"Shamans & Amazons: The Endnotes" Transcript
By Mark Sundaram
Welcome to the Endnotes, where I put all the fun facts I can’t fit into the main videos! Today, some extra bits of information from my video about Magic — and if you haven’t seen that yet, click on the card.
In that video, I talked about how the word magic comes from the magi or magoi in Greek, ultimately from the Persian word magush, meaning “priest”. The word magush, in addition to being borrowed into Greek, also makes it into a number of other languages, such as Talmudic Hebrew magosh and Aramaic amgusha meaning “magician”, and Chaldean maghdim meaning “wisdom and philosophy”. One of the most surprising borrowings is into Chinese. It has been proposed that the Proto-Sinitic root *myag, which later becomes wū in Mandarin, came from Old Persian magush. Now wū, normally translated as “shaman”, were responsible for such things as divination, astrology, prayer, sacrifice, and healing, and might be better thought of as magicians or mages. Shamans on the other hand originally come from Siberian and Ural-Altaic traditions, and are associated with altered states of consciousness and ecstatic trances. The word shaman, by the way, comes into English through German and Russian, ultimately from a Tungusian word, which might come from a root that means “to know”. As an interesting side note here, there is another Mandarin word w which means “martial, military”, which comes from a very phonologically similar Proto-Sinitic root *myagx, and what’s more, the Proto-Indo-European root *magh- meaning “to be able, have power” that lies behind magush and magic has a homophone that means “to fight”, so there might be some sort of relationship here. This second Proto-Indo-European root is, through Greek, the source of a few fairly rare words ending in -machy, such as naumachy “a place specially constructed for mock sea battles”, logomachy “a contention about words”, and duomachy “a fight of two” in other words single combat. It might also be the root of the word Amazon, the society of female warriors in Greek myth. The Greek folk etymology for Amazon is that it comes from Greek a- “not” and mazos “breast” in the belief that the Amazons cut one of their breasts off in order to use a bow and arrow better, but it more likely comes from a hypothetical Iranian compound *ha-maz-an- “(one) fighting together”, in other words a warrior, with the ha part coming from the Proto-Indo-European root *sem- “one, as one, together with”, one of the possible roots that lies behind Samhain, the Irish festival that may have led to Halloween. By the way, the Amazon river was given this name because the expedition of the Spanish explorer Francisco de Orellana was attacked there by warriors that he took to be women on account of their long hair, and Jeff Bezos named his online book company after the river because it was exotic, the longest river in the world, and started with the letter A. But despite his success, he’s no magician, just very flexible in the ethical department.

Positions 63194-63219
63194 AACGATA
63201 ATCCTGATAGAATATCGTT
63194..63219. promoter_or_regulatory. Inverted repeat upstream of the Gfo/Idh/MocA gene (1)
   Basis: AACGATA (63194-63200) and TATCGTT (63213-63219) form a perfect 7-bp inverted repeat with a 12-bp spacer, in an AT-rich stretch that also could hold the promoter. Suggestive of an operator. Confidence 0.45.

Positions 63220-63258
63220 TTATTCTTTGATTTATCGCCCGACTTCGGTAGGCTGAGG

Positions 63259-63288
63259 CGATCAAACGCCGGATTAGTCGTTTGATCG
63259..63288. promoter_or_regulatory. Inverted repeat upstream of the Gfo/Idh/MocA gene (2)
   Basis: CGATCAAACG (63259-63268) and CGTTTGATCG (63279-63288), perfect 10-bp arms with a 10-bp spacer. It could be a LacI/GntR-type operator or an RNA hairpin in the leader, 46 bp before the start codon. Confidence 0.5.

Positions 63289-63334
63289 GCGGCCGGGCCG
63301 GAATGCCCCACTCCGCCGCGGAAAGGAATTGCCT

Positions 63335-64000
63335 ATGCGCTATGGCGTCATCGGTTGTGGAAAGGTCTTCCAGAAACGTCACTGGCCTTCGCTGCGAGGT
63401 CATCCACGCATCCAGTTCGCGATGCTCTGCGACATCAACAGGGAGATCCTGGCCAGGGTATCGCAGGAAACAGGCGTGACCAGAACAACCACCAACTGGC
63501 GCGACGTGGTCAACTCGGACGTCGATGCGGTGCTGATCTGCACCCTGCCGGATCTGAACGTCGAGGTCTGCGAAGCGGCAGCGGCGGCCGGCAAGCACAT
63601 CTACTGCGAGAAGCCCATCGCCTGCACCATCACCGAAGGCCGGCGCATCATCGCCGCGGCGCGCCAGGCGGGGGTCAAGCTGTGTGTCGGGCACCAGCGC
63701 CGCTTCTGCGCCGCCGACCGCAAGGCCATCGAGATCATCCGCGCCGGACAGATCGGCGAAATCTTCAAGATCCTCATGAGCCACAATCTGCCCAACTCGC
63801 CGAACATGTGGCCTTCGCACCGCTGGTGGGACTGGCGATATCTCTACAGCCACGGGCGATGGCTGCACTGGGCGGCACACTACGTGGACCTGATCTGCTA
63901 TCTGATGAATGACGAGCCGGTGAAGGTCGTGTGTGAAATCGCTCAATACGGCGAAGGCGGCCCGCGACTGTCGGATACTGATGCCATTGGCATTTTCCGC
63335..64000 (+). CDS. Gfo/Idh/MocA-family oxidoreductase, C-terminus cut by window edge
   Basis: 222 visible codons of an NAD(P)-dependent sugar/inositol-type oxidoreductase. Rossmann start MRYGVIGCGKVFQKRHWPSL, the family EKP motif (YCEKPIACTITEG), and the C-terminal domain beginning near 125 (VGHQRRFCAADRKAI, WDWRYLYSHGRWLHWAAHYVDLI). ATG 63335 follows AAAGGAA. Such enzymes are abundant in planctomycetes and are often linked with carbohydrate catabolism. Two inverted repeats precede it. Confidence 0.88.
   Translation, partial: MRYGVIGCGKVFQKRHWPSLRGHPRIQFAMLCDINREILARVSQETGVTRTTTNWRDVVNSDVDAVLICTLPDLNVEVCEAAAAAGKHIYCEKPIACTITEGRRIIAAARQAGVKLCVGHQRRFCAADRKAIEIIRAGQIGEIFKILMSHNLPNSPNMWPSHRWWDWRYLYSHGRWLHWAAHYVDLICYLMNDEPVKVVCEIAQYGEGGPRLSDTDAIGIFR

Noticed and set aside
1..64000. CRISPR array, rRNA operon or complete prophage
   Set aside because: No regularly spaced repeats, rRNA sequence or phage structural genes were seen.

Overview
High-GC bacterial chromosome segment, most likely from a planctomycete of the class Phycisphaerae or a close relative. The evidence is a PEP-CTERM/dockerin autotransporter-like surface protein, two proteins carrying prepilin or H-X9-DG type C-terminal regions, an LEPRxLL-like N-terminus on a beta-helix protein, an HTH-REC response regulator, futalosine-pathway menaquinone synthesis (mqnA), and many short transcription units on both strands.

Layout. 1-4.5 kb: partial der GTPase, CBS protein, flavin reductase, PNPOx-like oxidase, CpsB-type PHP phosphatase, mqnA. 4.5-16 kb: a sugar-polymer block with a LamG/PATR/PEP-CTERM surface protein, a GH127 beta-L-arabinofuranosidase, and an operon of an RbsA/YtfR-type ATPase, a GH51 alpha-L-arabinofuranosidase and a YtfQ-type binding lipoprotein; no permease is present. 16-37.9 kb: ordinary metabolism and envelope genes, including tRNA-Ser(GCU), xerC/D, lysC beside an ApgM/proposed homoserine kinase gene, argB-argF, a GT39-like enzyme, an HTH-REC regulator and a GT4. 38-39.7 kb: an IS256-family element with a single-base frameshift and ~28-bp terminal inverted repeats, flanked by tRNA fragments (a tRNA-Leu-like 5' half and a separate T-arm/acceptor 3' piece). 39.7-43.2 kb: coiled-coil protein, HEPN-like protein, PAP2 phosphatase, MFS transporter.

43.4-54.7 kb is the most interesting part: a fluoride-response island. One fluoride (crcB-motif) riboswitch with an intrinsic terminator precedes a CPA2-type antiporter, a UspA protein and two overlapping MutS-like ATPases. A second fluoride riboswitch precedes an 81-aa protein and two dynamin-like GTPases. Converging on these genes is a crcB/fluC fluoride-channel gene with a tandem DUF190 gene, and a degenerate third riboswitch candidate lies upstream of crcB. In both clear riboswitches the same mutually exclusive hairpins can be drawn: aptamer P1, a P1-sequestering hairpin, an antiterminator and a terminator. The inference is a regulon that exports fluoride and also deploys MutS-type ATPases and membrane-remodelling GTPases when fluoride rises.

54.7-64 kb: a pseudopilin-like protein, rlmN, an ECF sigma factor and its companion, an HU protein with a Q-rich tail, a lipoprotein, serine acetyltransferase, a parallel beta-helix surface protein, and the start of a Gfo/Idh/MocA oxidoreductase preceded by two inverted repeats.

As always, you can hear even more etymology and history, as well as interviews with a wide range of fascinating people, on the Endless Knot Podcast, available on all the major podcast platforms as well as our other YouTube channel. Thanks for watching!